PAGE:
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Common Pitfalls in Process Hazard Analysis

The room grew tense as the reliability engineer complained that the condenser being discussed was slated to be replaced during the next turnaround. The simulator model, the basis of the whole project, didn’t include this change. What had been a plant hazard analysis (PHA) quickly degenerated into a process review.

This is an excellent example of what can go wrong during such evaluations. So, let’s look at what you can do to make your PHA or hazard and operability (HAZOP) study go smoothly.

First, carefully consider the basis for the process change — the reason for the review. What’s the purpose? What’re the options? Of course, the particular situation may limit the choices. Is there a way to avoid safety problems, simplify a process, or reduce hazards? For instance, Can you improve mixing in a reactor and make it smaller? Or Can you eliminate recirculation lines (reducing hazardous inventories)? Which option offers the lowest total cost? Is this the safest option? Consider summarizing the choices in a table. The design team should present these thoughts in a report with a buy-in from the project leader before scheduling a PHA or HAZOP.

With the solution in hand, next account for the plant’s preferences — e.g., for a particular type of flow meter or for RTDs instead of thermocouples. Don’t completely rely on company standards. After all, one unit at the site may prefer steam tracing while another may only accept electric tracing. If these choices pose new safety issues, they need to be considered before the safety review.

Another often missed hazard is scheduling. Can your process change be implemented all at once or will several plant outages be required? Can the plant operate safely with the interim changes? How will other changes in parallel projects affect yours?

Then, of course, there’s operator training — you’ll want to avoid gaps in training. You also should assess how a change will affect operator workload.

Now, you’re ready for the process and instrumentation drawings (P&IDs). First confirm the battery limits and make sure the P&ID you start with is the latest revision. Don’t crowd your P&IDs; leave plenty of room for notes and equipment. When more detail is needed, notes can refer to other documents. Make sure old bubbles are removed. Use color, if possible, to highlight the changes. Don’t be afraid to add a second or third sheet to your drawing set.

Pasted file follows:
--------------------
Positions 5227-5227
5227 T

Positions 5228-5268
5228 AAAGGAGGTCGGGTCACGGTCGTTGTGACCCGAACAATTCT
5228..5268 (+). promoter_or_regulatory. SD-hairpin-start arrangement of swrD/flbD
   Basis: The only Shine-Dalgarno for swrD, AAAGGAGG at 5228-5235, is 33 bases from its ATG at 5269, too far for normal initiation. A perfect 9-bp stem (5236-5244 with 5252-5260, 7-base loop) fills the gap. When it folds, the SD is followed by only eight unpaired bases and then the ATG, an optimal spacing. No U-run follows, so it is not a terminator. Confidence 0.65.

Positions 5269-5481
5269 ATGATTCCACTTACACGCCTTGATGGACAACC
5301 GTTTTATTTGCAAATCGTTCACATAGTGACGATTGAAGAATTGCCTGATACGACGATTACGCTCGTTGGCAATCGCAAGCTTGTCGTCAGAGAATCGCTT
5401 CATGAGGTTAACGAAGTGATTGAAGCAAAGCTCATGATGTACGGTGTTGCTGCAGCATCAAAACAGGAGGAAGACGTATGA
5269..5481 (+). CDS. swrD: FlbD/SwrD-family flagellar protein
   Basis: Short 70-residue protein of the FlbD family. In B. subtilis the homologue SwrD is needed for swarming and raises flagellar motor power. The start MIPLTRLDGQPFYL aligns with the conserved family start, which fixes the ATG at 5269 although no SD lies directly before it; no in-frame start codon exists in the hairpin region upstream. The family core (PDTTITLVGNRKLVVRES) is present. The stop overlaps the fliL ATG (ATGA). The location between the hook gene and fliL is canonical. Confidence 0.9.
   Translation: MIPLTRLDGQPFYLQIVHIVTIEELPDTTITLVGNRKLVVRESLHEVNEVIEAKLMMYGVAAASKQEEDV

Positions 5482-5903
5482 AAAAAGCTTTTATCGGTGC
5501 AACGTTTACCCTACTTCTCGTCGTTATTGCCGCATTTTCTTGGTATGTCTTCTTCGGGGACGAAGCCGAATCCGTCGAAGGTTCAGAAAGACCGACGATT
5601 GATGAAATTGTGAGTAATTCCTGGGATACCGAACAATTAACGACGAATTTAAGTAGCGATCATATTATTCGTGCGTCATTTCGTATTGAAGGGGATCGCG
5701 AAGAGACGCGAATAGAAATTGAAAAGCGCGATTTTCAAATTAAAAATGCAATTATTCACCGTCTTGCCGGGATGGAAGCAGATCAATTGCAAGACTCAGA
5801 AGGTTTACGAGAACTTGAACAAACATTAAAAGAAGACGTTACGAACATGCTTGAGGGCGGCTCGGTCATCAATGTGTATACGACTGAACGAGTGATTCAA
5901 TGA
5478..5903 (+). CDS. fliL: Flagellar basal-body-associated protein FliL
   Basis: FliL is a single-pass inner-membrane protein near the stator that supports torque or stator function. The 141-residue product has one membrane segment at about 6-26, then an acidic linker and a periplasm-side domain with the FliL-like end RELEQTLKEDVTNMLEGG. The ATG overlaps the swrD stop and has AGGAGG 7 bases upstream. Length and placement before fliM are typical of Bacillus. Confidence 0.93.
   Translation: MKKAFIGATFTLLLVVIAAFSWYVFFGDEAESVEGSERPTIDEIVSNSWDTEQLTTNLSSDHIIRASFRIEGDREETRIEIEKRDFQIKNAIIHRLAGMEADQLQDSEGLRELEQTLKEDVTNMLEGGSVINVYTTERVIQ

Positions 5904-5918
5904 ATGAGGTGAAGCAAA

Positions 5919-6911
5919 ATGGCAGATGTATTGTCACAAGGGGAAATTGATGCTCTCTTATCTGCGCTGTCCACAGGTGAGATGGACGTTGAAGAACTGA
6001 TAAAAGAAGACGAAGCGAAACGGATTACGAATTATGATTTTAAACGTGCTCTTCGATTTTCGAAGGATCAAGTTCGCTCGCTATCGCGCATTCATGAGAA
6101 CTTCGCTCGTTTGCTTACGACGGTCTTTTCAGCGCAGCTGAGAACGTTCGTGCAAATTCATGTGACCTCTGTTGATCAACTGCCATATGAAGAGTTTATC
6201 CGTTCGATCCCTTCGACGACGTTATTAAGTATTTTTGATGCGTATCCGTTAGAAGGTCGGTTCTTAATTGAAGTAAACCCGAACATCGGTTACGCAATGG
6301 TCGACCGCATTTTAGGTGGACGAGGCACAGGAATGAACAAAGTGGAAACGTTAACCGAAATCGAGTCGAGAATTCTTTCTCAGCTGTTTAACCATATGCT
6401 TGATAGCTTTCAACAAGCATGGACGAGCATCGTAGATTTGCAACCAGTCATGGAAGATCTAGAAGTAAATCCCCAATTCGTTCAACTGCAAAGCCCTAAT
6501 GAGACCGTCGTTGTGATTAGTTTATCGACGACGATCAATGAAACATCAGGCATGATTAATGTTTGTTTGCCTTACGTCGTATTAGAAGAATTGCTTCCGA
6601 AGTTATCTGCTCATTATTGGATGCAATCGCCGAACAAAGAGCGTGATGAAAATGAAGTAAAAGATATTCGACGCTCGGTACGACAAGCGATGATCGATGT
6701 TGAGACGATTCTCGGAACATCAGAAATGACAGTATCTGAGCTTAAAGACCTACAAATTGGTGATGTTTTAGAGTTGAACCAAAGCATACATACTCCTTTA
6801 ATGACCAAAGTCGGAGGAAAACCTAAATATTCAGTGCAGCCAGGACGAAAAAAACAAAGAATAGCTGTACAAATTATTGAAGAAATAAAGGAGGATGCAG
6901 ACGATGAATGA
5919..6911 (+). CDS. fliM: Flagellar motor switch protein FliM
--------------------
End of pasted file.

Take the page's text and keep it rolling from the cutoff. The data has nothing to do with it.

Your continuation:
Finally, prepare your presentation. Utilize all team members effectively. Don’t assume everyone is familiar with your process or project. Here’s what each attendee will need: 1) P&IDs; 2) process flow diagrams; 3) a material balance; 4) mechanical information; 5) the alarm/trip schedule; 6) the process description; and 7) the purpose of the review and the process changes.

Have reference material on-hand for consideration by your team. For instance, provide a drawing of the entire facility with the area affected by the hazard review highlighted. If equipment will change, create a table comparing the old and the new items. Make available summaries of past PHAs and HAZOPs of the area and accidents with excerpts of concerns listed for discussion during the review if necessary. Time-line via tables the maintenance history of relevant equipment.

Now you’re ready to do your review — but guard against common mistakes.

Hazard reviews often focus too much on operations without considering maintenance. When a new threat appears on the horizon, operation engineers prefer to slap in another instrument rather than use the ones they have in a new way. This adds to the maintenance workload.

Another problem is what I call “the boogie man effect.” Hazard reviews tend to produce unrealistic solutions and imaginary fears. In one case, a caustic scrubber was proposed for a remote unloading facility. Maintaining the scrubber at the proper concentration proved difficult. It sat idle, unfilled, and became a haven for spiders.

Another pitfall is equipment pressure limits. Use the ASME-defined temperatures not the limits for alarms and trips. The code fixes maximum allowable working pressure (MAWP); trips prescribe maximum allowable operating pressure (MAOP). Trip settings change; avoid ones above 80% of relief settings because that’s the point when valves start to open.

Once the meeting gets started the facilitator needs to get everyone involved. One idea is to go around the table for the first hour asking for opinions from all. However, maintain discipline once the discussion is started. When a sidebar conversation goes too long, ask those involved to provide an opinion on the question at hand or for a contribution to the main discussion. Sometimes, sidebars produce enlightening ideas.

With a design approach that is methodical and with thoughtful planning in preparation for the PHA or HAZOP, this painful process can effectively serve its purpose.


This story origionally appeared on our sister site ChemicalProcessing.com

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